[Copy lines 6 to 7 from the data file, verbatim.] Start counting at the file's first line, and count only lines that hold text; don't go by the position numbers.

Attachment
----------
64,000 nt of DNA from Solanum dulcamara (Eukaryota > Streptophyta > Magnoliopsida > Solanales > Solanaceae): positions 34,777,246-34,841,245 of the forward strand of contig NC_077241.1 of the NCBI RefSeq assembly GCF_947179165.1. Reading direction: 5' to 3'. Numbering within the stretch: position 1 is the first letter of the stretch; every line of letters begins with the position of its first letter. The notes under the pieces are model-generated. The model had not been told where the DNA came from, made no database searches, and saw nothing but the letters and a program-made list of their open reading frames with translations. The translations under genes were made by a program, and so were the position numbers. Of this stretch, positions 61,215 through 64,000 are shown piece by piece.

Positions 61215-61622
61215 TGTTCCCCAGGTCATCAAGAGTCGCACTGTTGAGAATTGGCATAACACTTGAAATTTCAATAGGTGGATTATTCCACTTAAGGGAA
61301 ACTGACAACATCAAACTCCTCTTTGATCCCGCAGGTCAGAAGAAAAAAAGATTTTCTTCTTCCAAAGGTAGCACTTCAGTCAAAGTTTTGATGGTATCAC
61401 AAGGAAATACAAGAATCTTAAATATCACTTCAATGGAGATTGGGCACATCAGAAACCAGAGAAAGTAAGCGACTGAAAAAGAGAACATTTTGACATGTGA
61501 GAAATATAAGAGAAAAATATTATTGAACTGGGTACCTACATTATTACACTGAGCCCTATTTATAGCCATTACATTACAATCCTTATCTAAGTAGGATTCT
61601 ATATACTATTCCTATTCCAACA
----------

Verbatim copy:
61501 GAAATATAAGAGAAAAATATTATTGAACTGGGTACCTACATTATTACACTGAGCCCTATTTATAGCCATTACATTACAATCCTTATCTAAGTAGGATTCT
61601 ATATACTATTCCTATTCCAACA